Scott Heckman choked out Brian Jackson to claim LITC gold. | Keith Mills/Sherdog.com
PHILADELPHIA -- The Philadelphia Fight Factory may be the biggest gym in Pennsylvania, but that didn’t stop Scott Heckman from choking out the team’s Brian “Action” Jackson to take the vacant Locked in the Cage and the lesser-known World Mixed Martial Art Council featherweight titles Friday night at the National Guard Armory.
For two-and-a-half rounds, Heckman mixed good, old-fashioned ground-and-pound with solid footwork standing to out-maneuver and take down Jackson in the main event of Locked in the Cage 7 “The St. Valentine’s Day Massacre.”
“I’ve been working standup a lot,” Heckman told Sherdog.com after the bout. “Everyone knows if it goes to the ground, it’s my jiu-jitsu and wrestling background.”
“He definitely has some ground-and-pound. On the feet, he really circled away from me,” Jackson revealed after the fight. “It was a mental struggle for me to not go in and commit, and I kind of panicked the last round, tried to do the high kick.”
Two minutes into the third, Heckman put Jackson away, taking him to the floor and cinching up a brabo choke that forced the tap and earned Heckman the title.
“I still have to climb up the ladder,” continued Heckman, who hails from Bangor, Pa., and fights out of Revolution Academy. “There is still someone standing in front of me and a belt is just a piece of hardware. I’m going nowhere but up. I’m training hard with the best trainers and best coach.”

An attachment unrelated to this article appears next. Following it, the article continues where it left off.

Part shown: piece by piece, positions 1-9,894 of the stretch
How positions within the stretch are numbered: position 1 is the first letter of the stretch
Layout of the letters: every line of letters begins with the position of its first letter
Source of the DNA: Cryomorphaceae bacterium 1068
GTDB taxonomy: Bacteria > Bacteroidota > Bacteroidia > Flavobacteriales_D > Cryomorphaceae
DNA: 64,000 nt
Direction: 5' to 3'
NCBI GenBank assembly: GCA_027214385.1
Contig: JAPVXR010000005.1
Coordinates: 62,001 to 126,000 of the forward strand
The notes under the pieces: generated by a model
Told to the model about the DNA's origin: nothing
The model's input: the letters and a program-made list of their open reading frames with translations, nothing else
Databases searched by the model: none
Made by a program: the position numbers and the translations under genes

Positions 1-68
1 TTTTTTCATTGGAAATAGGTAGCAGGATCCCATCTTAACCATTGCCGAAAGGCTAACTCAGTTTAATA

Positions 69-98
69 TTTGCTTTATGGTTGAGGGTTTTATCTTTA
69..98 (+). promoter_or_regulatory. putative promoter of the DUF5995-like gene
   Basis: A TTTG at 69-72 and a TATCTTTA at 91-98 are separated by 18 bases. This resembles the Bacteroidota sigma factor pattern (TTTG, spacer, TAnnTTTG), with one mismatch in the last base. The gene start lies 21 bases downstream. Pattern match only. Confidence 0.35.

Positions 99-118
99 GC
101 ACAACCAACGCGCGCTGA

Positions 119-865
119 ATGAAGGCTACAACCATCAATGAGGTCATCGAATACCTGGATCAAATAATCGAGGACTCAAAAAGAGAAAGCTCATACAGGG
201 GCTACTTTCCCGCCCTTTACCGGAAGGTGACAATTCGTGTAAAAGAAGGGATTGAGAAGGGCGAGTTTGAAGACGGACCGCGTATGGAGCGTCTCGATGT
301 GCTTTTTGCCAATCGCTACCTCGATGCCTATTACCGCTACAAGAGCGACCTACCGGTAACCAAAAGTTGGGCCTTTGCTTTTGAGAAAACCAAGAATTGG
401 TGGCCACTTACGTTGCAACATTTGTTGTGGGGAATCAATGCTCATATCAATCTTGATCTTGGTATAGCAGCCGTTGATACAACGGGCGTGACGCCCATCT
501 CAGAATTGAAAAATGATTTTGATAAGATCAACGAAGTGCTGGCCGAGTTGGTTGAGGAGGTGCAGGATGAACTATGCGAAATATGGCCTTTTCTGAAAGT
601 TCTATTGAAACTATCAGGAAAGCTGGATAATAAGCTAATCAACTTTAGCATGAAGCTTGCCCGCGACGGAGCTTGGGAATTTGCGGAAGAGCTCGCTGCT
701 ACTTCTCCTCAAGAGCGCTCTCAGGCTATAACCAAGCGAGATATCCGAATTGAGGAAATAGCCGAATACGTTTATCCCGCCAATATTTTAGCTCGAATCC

However, the Fight Factory didn’t go home empty handed. 20-year-old Albert Alvarez, younger brother of Bellator lightweight champion Eddie, won his second amateur fight with a blistering eight-second knockout. In spite of its amateur status, the bout was the easily the most anticipated of the card.
“That is the first time I knocked anyone out,” Alvarez told Sherdog.com after his triumph. “I always flash-K.O. people, but nothing like that. Level-change works all day: level-change, drop your hands, come back over with that hook.”
“I was looking down for the kick or to take his ankle. That is when he caught me,” said opponent Roy Smith, who took the bout on two weeks’ notice in front of the hardcore Alvarez fan contingent.
The question on everyone’s mind is: when will Alvarez turn pro and look to step out of his brother’s shadow?
“Whenever the circumstances are right,” teased Alvarez.
“I’ll talk to the owner of Fight Factory, Steven Haigh, and my brother. Whatever works out, I’m ready. I want to go places and push it, so I’m ready. ‘Stepping out of the shadow,’ maybe not so much, but I am definitely going to start my own path.”
In other pro action, Lamont Lister wore out Eric Purcell to take a unanimous decision win. Hector Pacheco pounded out Steven Baker in just 72 seconds, while crowd favorite Azunna Anyanwu dominated Corey Mullis in a lopsided 67-second stoppage.
The show’s amateur portion, Alvarez aside, featured a dynamic Ryan Courtney starting the show off with a rear-naked choke 21 seconds into the second round of his fight with Justin Wagner.
Philly may not have the depth of teams and gyms that New Jersey does, but fighters from the City of Brotherly Love may be on the verge of making serious noise.